The Court stated that OFAC did not adequately explain why it discounted this evidence when finding that Epsilon knew or had reason to know that these last five shipments were intended specifically for reexport to Iran. The Court was clear in that it did not hold “that OFAC could not have imposed liability for the last five shipments;” instead, the Court merely found that the absence of express consideration of this countervailing evidence meant that OFAC failed to exercise its judgment in a reasoned way. The Court (quoting a prior Supreme Court case) said that OFAC is required to “articulate a satisfactory explanation for its action including a rational connection between the facts found and choice made.”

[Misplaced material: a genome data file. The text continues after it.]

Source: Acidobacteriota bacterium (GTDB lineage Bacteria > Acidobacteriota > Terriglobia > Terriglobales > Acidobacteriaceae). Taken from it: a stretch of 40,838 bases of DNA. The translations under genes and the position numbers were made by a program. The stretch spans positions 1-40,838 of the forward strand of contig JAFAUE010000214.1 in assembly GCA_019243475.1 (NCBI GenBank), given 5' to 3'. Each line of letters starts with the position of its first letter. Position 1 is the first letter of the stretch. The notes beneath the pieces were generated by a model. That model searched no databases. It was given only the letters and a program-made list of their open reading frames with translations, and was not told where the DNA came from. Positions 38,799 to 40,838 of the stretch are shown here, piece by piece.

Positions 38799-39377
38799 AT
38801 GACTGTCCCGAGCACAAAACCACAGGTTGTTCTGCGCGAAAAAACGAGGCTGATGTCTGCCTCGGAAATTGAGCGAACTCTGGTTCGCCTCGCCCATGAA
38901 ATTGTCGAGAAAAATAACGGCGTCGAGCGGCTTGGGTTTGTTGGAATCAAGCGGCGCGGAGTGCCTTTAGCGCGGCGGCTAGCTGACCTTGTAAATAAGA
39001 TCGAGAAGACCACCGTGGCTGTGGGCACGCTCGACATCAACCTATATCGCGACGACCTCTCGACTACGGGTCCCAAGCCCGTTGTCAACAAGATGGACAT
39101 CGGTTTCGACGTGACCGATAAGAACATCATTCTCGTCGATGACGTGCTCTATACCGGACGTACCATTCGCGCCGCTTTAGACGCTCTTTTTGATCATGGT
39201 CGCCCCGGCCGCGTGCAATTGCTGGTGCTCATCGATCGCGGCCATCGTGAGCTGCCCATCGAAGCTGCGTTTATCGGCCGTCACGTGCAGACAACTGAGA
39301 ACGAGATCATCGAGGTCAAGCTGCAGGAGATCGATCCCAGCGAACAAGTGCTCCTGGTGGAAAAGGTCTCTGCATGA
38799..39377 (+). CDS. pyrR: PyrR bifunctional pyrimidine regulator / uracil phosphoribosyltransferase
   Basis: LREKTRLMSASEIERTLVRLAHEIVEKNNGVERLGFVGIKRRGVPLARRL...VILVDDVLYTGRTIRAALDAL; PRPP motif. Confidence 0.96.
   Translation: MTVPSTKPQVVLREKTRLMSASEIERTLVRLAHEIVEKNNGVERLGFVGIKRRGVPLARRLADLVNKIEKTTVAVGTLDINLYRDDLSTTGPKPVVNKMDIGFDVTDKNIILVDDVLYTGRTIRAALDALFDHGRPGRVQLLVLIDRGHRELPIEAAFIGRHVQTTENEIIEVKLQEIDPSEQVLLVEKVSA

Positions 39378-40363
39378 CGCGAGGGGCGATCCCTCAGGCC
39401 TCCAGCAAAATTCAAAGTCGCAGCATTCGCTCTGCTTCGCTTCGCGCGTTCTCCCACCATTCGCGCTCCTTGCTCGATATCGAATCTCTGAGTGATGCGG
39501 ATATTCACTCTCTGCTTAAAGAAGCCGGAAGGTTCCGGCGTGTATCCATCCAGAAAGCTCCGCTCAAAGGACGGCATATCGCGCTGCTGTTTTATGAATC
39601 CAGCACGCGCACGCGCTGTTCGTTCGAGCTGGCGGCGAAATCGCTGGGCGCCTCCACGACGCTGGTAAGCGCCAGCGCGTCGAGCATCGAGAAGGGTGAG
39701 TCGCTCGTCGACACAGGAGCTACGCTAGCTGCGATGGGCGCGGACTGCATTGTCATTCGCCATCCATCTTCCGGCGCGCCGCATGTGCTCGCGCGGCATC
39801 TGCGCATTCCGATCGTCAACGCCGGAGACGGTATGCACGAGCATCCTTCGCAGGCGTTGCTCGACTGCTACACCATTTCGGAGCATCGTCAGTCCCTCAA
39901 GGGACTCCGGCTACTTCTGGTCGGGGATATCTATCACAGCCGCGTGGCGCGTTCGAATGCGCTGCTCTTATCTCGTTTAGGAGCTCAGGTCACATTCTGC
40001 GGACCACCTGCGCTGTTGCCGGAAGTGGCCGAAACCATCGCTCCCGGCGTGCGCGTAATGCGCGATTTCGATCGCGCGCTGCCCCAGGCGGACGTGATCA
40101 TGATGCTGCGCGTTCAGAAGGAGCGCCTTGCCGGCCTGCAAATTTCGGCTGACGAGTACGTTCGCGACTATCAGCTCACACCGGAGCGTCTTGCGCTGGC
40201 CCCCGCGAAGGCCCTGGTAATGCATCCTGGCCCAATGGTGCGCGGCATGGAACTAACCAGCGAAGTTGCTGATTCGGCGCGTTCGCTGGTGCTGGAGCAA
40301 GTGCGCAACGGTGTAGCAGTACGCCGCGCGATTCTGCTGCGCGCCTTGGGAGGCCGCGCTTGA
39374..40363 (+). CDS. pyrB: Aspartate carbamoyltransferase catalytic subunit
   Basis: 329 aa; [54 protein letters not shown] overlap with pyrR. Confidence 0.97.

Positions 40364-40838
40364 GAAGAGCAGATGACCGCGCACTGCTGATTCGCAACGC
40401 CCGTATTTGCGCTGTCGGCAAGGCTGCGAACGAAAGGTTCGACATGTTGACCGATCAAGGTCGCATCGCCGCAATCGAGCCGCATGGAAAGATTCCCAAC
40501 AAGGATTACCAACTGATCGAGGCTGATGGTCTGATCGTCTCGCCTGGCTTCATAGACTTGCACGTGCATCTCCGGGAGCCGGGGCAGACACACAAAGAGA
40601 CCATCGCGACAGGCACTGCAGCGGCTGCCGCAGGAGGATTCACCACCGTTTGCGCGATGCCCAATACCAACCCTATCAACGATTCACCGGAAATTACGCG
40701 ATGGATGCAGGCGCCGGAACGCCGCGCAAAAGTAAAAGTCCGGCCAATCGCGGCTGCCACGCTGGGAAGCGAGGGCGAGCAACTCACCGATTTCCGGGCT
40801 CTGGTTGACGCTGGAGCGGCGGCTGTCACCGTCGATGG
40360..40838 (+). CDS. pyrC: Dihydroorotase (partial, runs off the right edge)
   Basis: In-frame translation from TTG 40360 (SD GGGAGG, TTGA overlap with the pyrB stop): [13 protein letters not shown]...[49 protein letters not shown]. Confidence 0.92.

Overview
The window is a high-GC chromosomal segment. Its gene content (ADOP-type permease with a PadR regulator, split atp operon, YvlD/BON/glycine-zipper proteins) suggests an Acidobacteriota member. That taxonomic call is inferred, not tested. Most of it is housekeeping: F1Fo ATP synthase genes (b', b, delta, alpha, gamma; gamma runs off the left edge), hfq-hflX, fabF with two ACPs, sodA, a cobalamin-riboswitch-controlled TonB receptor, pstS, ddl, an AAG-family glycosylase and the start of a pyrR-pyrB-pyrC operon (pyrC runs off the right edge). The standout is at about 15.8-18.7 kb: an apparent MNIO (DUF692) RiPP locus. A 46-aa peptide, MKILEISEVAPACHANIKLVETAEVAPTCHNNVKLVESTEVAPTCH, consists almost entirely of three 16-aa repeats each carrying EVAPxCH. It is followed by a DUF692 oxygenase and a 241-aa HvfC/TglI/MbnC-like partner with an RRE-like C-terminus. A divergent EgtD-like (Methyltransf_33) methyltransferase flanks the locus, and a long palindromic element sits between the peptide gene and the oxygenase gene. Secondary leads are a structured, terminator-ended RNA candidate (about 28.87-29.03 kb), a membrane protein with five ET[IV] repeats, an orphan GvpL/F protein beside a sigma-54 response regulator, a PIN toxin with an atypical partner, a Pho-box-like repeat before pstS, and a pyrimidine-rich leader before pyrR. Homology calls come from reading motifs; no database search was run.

Even though OFAC upheld the liability determinations for the first 34 shipments, the Court was forced to set aside the entire penalty amount – rather than just the amount assessed for the final five shipments – because OFAC had determined that the last five shipments were “egregious” and applied that as an aggravating factor when calculating the penalty amounts for all 39 shipments. OFAC found the last five shipments to be “egregious” because they were made after OFAC had sent Epsilon a cautionary letter as part of a parallel investigation related to alleged violations of the Iran sanctions program with regard to a previous transaction with Asra (which was subsequently closed). Because OFAC set the base penalty amounts for all 39 transactions at the statutory maximum, the Court found that OFAC must have taken this aggravating factor into account for all 39 transactions, rather than just the final five. The Court thus set aside the entire $4.073 million civil penalty, and remanded the case to the district court, with instructions to remand the matter to OFAC for further consideration of the five alleged 2012 violations and the total monetary penalty imposed in a manner consistent with the opinion.